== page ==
WVU students and faculty, community members and local delegates attended a candlelight vigil Wednesday night in Woodburn Circle honoring the victims of the recent shooting in Christchurch, New Zealand.
The vigil was hosted by the WVU Muslim Students Association, and more than 100 students attended.
Fifty people were killed and another 50 were injured in the shootings, which occurred at two mosques. The shooter was a white nationalist who released a manifesto online, and that his intentions were simply to kill Muslim immigrants.
The reactions from students and community members ranged from sadness and sympathy to calling for more gun control in the United States.
Kevin Donnelly, Chemical engineering student: “There’s definitely a lot of people who don’t know what’s going on in the world, so having an event like this helps bring that to light. It’s important that we realize what’s going on.”
“We need to be united, and the terrible events that happened last Friday show that there’s a lot of hatred in the world, and so we need to come together to recognize why we’re all the same and why we should all love each other.”
Aida Kolb, sociology student: “It’s important to show solidarity with our Muslim students here at WVU and show that we stand behind them and care about what’s going on in their world.”
Liliana Farabaugh, aerospace engineering student: “I think it’s really important to come out and pay your respects because this is such a big issue here in America, and seeing it happen somewhere else where it’s very rare for it to happen. To have 50 some people die in one day, it’s just really horrible. It’s just important to come out and support everyone.”
“It’s just great to see a bunch of people out here supporting everyone. We’re so divided right now, it’s just really important to support everyone no matter your beliefs.”
Ian Ridgway, advertising student: “It feels like we’re all so divided. It’s nice to come together, and even though it sucks, it’s times like these times of sadness [that show] the most of a community.”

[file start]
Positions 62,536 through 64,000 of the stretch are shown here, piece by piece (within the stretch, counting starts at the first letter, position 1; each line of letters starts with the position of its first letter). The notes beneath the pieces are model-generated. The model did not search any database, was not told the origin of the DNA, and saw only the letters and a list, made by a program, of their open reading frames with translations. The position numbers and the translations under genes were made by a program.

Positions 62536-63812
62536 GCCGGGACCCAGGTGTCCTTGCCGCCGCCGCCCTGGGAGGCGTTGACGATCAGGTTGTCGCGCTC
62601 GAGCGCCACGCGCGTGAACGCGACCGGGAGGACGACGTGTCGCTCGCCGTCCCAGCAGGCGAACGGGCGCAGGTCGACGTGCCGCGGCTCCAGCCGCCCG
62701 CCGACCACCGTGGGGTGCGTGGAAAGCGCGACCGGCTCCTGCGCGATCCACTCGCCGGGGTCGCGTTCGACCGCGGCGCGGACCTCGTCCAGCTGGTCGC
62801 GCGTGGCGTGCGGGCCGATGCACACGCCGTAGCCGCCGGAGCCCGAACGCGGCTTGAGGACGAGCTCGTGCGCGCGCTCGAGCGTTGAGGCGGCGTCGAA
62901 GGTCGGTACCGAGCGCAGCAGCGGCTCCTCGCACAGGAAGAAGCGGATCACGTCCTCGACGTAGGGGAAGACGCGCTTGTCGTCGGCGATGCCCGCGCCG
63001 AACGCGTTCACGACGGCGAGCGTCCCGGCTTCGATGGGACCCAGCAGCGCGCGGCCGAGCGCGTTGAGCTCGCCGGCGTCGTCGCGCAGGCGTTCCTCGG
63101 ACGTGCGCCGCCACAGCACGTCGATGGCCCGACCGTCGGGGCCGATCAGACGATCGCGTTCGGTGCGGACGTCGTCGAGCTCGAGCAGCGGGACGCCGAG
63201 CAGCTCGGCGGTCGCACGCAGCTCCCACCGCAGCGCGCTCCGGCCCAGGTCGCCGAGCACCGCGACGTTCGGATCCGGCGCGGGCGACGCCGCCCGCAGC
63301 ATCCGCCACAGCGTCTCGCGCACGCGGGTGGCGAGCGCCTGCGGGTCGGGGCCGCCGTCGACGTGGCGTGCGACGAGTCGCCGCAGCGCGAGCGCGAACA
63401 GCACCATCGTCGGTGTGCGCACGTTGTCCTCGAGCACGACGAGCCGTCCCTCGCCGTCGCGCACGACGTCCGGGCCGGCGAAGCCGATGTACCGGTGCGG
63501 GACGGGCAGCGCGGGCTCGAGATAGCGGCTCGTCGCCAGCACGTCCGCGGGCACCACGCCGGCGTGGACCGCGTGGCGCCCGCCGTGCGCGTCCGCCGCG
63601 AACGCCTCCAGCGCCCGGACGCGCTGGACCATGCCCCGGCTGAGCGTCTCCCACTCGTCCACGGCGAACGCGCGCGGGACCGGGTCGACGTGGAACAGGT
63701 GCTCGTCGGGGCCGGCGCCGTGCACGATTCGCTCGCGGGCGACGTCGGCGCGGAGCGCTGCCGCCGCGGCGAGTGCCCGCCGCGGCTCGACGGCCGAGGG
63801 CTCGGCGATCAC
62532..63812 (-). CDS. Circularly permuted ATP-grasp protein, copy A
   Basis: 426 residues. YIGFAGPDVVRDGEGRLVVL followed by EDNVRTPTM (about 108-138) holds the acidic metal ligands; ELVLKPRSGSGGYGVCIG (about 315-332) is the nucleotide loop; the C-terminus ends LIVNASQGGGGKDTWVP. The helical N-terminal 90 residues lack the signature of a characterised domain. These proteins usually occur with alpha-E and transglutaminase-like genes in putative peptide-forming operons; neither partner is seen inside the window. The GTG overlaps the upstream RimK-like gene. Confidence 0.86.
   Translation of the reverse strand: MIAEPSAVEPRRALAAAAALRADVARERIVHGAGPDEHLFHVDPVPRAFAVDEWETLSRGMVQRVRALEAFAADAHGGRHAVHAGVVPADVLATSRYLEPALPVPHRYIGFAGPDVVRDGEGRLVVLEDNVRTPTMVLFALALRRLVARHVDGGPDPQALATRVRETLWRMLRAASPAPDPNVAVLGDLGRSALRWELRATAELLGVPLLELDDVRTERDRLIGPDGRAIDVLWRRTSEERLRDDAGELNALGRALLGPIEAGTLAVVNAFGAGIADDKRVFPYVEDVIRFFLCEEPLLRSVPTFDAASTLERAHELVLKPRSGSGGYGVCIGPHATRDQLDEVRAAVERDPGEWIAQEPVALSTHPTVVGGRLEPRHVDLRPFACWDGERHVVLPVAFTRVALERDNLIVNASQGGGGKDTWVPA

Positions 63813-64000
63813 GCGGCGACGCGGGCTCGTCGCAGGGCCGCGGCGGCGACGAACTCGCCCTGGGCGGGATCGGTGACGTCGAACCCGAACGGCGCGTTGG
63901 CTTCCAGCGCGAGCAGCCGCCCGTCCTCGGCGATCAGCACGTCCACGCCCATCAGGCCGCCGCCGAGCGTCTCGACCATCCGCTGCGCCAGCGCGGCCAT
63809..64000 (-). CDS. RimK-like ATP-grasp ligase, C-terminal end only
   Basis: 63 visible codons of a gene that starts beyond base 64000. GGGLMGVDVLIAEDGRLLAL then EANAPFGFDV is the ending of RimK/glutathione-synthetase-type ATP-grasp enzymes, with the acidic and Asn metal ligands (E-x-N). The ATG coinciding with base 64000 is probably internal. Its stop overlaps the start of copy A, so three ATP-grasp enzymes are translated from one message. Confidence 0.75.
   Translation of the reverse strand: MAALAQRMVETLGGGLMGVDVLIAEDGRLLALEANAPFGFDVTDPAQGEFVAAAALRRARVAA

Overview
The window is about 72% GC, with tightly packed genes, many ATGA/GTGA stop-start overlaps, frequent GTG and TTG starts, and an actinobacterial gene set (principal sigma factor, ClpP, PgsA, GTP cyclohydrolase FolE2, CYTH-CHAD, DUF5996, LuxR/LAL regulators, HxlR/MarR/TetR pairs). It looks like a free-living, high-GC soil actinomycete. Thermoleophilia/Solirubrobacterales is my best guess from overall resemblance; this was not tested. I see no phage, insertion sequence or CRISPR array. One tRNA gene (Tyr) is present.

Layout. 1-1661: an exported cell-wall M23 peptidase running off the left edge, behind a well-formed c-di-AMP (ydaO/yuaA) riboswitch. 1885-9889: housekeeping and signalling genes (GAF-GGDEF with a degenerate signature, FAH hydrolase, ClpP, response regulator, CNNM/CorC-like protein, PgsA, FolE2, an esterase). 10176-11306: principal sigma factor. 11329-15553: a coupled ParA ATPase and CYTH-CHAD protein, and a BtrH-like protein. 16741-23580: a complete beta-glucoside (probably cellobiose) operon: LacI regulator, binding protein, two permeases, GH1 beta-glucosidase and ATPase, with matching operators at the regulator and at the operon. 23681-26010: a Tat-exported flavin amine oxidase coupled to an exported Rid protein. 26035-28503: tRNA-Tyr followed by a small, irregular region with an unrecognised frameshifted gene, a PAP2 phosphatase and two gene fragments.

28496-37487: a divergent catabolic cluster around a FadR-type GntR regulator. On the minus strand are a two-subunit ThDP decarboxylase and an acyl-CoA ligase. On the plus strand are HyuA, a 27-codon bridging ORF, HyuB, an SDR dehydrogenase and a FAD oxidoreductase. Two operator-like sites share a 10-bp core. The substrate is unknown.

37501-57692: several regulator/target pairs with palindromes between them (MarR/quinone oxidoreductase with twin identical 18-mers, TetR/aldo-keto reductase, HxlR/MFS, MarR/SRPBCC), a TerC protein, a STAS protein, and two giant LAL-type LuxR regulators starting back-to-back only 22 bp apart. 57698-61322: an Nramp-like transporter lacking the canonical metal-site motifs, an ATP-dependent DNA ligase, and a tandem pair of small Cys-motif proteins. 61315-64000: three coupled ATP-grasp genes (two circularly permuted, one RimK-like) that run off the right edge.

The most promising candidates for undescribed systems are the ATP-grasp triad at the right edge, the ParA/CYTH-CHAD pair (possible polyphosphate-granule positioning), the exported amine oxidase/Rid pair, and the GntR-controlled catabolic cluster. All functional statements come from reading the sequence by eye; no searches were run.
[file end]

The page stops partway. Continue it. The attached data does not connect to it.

Shahd Hanif came to the vigil with her friends Razan Zdsidi and Rama Al-Omar, who attend high school in Morgantown. Hanif said a good amount of people from her high school attended the vigil.
She said the news of the shooting didn’t come as a surprise to her.
“It wasn’t that big of a shock honestly,” Hanif said. “It’s been happening so much that we’re becoming desensitized about this kind of thing.”
The group agreed that the reaction from New Zealand’s Prime Minister Jacinda Ardern to the shooting was a step up from how politicians react to shootings in the United States.
“Thoughts and prayers isn’t going to do much,” Hanif said. “You’ve got to do more than that.”
Del. Danielle Walker, D-Monongalia, attended the vigil as well. She also praised New Zealand’s politicians for stepping up its gun control following the shooting.
“It was phenomenal,” Walker said. “If we can be that country that everyone looks up to, than we should be able to be the country [that’s] humble, to look and see how other countries are doing.”
“I wish the United States would do exactly what New Zealand did,” she added.